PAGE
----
Last week’s opinion focused on reviewing Zambia’s performance on an International Monetary Fund Extended Credit Facility (IMF-ECF) Program. Following the recently conducted first semi-annual review, the opinion specifically delved into reviewing the country’s performance on structural benchmarks aimed at restoring fiscal and debt sustainability. At the close of the review, it was concluded that the country met all the set structural benchmarks and other performance criteria. Structural benchmarks are reform measures that may have accompanying social and economic implications. Therefore, this weeks’ opinion endeavours to review some of the implications of these reforms.

Zambia’s IMF program aims to restore economic sustainability through fiscal adjustment, debt restructuring and improved public finance management among other objectives. Program reforms include subsidy removals and austerity measures, which can have adverse socio-economic implications on the poor and vulnerable. For instance, the elimination of subsidies on fuel by reinstating value added tax (VAT) and its respective excise duty has seen a significant rise in pump prices of fuel from as low as K17.62 for petrol and K15.59 for diesel to K21.16 and K20.15 respectively in December 2021. Overtime, pump prices have been on an upward trend reaching an all-time high of K27.59 and K26.28 for petrol and diesel respectively in April this year.

Furthermore, the move to cost reflective tariffs of electricity will also see a rise in electricity tariffs as subsidies fall off. Both fuel and electricity remain key inputs in consumption and business. Therefore, an increase in the cost of these inputs translates in an increase in the cost of living and that of doing business. According to the Basic Needs and Nutrition Basket (BNNB) computed by the Jesuit Centre for Theological Reflection’s (JCTR), the cost of living for a family of five in Lusaka has increased from around K8500 at the time the IMF program was granted to about K9,077.93 in May 2023 and a national average of K6,629.91. Also, despite the monthly fuel pump price revisions promoting public expenditure containment, they have created unpredictable outcomes for the private sector due to the unstable business environment that they create.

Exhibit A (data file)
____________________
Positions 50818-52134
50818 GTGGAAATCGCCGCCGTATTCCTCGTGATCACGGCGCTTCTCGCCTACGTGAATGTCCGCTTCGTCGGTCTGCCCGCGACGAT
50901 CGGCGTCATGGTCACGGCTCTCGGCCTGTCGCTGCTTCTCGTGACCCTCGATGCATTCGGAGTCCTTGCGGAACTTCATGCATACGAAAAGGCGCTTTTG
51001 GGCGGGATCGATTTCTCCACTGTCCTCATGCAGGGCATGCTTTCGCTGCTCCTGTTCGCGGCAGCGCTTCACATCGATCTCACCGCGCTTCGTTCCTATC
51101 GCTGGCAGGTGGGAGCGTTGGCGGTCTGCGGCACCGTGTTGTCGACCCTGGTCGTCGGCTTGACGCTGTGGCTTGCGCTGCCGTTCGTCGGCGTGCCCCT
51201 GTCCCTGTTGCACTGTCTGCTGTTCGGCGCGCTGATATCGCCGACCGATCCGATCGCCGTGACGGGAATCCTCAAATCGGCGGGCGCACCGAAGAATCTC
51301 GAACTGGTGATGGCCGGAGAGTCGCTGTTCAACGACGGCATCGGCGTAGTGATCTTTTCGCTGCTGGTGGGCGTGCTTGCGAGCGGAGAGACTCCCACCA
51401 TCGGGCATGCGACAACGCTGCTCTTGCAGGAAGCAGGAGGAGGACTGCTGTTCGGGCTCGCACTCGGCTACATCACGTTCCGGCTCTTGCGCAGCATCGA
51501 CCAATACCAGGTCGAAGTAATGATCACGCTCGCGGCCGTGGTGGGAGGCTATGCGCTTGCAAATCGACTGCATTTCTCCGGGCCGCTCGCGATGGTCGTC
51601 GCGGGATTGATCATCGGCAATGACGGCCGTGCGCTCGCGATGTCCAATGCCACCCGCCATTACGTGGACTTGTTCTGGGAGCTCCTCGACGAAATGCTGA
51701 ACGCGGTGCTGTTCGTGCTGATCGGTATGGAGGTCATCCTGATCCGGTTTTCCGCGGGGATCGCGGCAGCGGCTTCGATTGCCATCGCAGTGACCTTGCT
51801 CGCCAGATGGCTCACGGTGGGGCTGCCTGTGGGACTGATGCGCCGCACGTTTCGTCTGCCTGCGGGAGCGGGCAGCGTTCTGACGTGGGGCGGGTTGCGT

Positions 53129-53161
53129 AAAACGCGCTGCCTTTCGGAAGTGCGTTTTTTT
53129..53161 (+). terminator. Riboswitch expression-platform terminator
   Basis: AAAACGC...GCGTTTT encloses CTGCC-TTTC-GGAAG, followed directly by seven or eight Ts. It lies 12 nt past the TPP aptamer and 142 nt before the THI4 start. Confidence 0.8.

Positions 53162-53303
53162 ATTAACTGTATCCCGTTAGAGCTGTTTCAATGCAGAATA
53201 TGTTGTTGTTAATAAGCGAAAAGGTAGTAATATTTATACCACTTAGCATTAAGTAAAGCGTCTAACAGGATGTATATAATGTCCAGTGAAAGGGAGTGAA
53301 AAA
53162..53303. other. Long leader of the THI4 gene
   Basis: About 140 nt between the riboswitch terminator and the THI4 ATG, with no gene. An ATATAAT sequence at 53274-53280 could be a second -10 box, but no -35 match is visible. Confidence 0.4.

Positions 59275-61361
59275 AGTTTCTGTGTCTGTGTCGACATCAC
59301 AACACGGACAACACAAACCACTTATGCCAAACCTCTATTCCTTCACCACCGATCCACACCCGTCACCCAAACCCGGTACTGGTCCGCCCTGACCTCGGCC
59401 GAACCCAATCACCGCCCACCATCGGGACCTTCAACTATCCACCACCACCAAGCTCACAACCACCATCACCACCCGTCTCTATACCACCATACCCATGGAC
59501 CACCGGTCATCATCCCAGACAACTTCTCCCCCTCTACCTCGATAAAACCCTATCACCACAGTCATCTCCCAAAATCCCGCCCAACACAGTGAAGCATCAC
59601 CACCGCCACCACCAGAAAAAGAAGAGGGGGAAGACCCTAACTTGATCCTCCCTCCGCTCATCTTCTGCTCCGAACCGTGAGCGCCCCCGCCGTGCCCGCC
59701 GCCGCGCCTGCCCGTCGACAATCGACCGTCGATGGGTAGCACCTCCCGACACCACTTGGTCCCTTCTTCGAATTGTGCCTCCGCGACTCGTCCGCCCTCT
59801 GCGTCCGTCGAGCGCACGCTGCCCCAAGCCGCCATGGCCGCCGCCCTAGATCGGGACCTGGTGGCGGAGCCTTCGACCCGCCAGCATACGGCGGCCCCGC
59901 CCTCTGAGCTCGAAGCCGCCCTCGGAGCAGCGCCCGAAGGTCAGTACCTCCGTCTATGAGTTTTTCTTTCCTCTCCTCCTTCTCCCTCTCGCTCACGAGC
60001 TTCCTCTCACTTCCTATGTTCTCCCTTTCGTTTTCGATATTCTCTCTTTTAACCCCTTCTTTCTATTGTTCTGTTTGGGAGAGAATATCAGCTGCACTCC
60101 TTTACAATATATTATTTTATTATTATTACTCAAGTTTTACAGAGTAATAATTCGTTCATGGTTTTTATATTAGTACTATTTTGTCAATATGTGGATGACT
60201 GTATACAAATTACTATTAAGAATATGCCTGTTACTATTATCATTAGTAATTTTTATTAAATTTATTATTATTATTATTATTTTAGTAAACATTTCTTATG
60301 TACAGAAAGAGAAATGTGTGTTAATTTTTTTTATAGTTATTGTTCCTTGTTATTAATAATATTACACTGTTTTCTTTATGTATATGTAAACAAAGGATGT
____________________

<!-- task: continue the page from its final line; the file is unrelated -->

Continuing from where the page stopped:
The monetary and financial sectors have equally suffered the cost of a protracted debt restructuring process which has brought about negative investor sentiments owing to the uncertain treatment of non-resident bond holders. This has adversely affected the performance of the local currency and spill-over effects have been noticed on the prices of fuel and ultimately inflation. The Central Bank has since responded with two recent contractionary monetary policy interventions aimed at redirecting inflation to its target range of 6 – 8 percent. However, such interventions have the effect of raising cost of lending by banks, thereby reducing borrowing for investment and consumption and, hence reducing aggregate demand.

To mitigate such short-run adverse effects of Zambia’s IMF-ECF program, social safety nets have been enhanced through increased social sector spending to cushion citizens from the burden that may come with such an adjustment program. Some reforms in the social sector have been the Expansion of social cash transfer beneficiaries and transfer values, expansion of food security packs, the Home-Grown school feeding Programme and Keeping Girls in School (KGS) Programme. Other reforms have been the increased expenditure allocations to health and education that has necessitated the provision of free education and the employment of more teachers and health workers. These reforms have been critical steps in improving livelihoods and reversing poverty.
However, major effects have been the rising cost of living and depreciation of the Kwacha. Also, delays in the disbursement of the various social assistance initiatives and low budget execution rate can erode the gains that Zambia’s reform program hopes to achieve. Lastly, uncertainties around debt restructuring may compromise the effectiveness of measures aimed at protecting the poor and vulnerable especially that the second disbursement of funds (US$188 million) under the program is conditional on reaching a debt restructuring deal with our creditors. Further delays in this disbursement will begin to affect the performance of the national budget.

Therefore, to effectively provide a buffer for the poor and vulnerable against the ongoing austerity measures and subsidy reforms, it will be important for Government to urgently finalise the debt restructuring process to free up resources that can be used to increase the low budget execution rates for social sector spending which have averaged only 65 percent in the recent past. Furthermore, even as the cost of living has continued on the high side, concluding debt restructuring negotiations also remains cardinal in calming the country’s cost-of-living and exchange rate risks.

About Author
Peter N Mumba is a policy researcher and development economist who currently coordinates activities of the Zambia Debt Alliance. He studied at the University of Namibia, graduating with a master’s degree in economics. He also holds additional qualifications in monitoring and evaluation, and business information systems.